BOJ Keeps Stimulus Unchanged Ahead of New Term for Kuroda
By Toru Fujioka and Masahiro Hidaka
With assistance by Connor Cislo, Yoshiaki Nohara, Yuko Takeo, Kazunori Takada, Go Onomitsu, Gearoid Reidy, Shoko Oda, and James Mayger
- All 49 economists surveyed forecast no change on Friday
- New deputy governors set to join policy board this month
The Bank of Japan stayed the course with its monetary stimulus on Friday at Governor Haruhiko Kuroda’s final policy meeting before his new term begins next month.
The BOJ kept its yield-curve control settings and asset purchases unchanged, a result forecast by all economists surveyed by Bloomberg.
And with inflation still far from the BOJ’s target, Kuroda made it clear that the current stimulus program will remain in place for a while. “We’re not thinking at all about weakening the degree of easing, or changing the current monetary easing policy framework, before we achieve 2 percent,” Kuroda said during a news conference.
This puts the BOJ further behind its global peers, who are either raising interest rates or turning toward normalizing policy. The European Central Bank on Thursday unexpectedly dropped a pledge to ramp up bond buying if the economy deteriorates.
With a stronger yen threatening progress on inflation, economists have pushed back their forecast dates for changes to the BOJ’s stimulus. The currency has gained around 5 percent this year and last week it touched the strongest level since November 2016.
“Still-low inflation and growing external risks will keep the BOJ on a steady course in the coming months,” said Bloomberg Economics’ Yuki Masujima. “The BOJ may see some flexibility on its yield curve targets while it’s still in the process of driving inflation to 2 percent.”
Kuroda told reporters that, in theory, the central bank could adjust its targeted yield for 10-year Japanese government bonds.
In its policy statement, the BOJ again said inflation expectations have been “more or less unchanged.” It also repeated its view that domestic demand is likely to follow an uptrend, with inflation rising toward 2 percent, mainly due to an improvement in the output gap and higher medium- to long-term inflation expectations. Housing investment has been weakening somewhat, it said.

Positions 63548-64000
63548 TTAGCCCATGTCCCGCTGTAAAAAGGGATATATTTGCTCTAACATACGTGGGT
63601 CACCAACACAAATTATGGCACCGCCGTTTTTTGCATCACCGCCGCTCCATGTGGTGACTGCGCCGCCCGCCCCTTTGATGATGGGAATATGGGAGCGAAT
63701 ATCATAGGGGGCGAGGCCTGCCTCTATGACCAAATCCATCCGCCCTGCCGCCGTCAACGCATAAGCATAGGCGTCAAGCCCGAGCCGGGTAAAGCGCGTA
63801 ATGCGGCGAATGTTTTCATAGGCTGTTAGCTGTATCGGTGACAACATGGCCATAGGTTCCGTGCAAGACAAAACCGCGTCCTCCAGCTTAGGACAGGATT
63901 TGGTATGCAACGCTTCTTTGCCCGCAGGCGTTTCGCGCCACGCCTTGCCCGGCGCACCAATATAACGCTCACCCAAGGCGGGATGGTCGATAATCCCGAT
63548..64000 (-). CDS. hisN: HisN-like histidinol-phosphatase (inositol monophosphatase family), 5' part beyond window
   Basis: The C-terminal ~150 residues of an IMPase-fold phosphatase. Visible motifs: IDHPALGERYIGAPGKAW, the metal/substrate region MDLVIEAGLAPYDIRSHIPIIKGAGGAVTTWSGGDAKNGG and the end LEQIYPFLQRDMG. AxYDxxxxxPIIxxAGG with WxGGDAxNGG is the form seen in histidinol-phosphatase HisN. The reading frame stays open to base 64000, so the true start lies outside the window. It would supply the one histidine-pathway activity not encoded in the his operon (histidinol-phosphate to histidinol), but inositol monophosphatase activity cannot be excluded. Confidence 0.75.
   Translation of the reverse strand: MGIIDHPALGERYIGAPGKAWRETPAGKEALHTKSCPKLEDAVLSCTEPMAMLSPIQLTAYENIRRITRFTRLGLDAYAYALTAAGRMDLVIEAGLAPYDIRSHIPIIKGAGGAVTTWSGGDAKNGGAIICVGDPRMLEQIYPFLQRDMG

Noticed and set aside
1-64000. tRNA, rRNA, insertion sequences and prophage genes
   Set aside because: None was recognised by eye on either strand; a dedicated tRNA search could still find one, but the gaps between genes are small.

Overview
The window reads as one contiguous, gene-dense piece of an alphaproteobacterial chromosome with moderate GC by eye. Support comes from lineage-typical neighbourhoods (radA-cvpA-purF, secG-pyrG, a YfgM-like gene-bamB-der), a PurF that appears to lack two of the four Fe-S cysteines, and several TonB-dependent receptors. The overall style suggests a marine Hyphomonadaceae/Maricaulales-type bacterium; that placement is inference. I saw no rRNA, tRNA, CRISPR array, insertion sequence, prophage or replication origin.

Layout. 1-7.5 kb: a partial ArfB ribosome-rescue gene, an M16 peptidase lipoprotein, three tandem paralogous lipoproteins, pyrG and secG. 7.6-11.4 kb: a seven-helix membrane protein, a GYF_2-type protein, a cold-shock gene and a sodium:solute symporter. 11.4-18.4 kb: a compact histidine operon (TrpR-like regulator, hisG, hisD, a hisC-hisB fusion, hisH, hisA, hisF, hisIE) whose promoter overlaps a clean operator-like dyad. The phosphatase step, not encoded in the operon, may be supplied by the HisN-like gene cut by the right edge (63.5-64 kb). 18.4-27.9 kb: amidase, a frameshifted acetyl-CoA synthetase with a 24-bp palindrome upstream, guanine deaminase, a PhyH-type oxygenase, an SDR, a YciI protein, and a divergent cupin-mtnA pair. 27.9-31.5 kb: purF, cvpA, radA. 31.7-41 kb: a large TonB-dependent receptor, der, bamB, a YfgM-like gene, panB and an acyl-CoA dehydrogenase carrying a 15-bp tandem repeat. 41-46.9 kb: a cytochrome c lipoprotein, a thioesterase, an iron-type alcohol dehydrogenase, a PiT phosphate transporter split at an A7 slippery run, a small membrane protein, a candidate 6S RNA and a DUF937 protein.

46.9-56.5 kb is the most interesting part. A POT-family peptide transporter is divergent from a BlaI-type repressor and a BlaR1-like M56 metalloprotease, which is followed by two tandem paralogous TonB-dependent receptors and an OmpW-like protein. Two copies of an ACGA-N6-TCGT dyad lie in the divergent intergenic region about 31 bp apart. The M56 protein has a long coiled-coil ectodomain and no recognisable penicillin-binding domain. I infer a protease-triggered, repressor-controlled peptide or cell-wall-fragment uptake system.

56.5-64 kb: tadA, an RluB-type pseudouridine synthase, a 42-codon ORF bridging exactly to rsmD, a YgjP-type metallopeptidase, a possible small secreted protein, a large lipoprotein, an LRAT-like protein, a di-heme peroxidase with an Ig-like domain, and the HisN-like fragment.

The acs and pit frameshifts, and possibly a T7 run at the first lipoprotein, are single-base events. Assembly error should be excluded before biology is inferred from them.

The policy vote was 8-1, with Goushi Kataoka again dissenting.
Kataoka said he saw a low possibility at this point that inflation would rise to 2 percent and argued for additional easing measures, according to the statement.
Kuroda jolted markets last week — adding to the yen’s strength — when he told lawmakers that in around fiscal 2019 the BOJ would start thinking about an exit strategy. But this assumes the inflation target will be met, and what he didn’t mention was that seven of nine current board members view risks to its price forecasts as tilted to the downside.
More than 90 percent of analysts surveyed by Bloomberg don’t believe the BOJ will hit its price target by its stated time frame of around fiscal 2019.
With Prime Minister Shinzo Abe’s coalition government holding a majority in parliament, lawmakers will almost certainly approve Kuroda’s reappointment, as well as the nominations of Masayoshi Amamiya, a veteran BOJ policy architect, and Masazumi Wakatabe, a reflationist, as deputy governors.
Japan’s subdued inflation stands at odds with eight quarters of economic growth and an unemployment rate of 2.4 percent — the lowest since 1993. Core inflation, which excludes fresh food, was 0.9 percent in January.
Exports have been a driving force in Japan’s recovery and the BOJ upgraded its assessment of overseas economies in its statement, describing them as continuing to grow firmly on the whole.
Yet the rising risk of a global trade war is darkening the outlook.
In his news conference, Kuroda stressed the importance of free trade, saying the international community was in agreement on the issue and that he didn’t think protectionism would spread globally.
“But developments on trade policies can have a major impact on the global economy and international financial markets beyond the nations involved,” Kuroda said. “I’d like to keep watching them carefully.”
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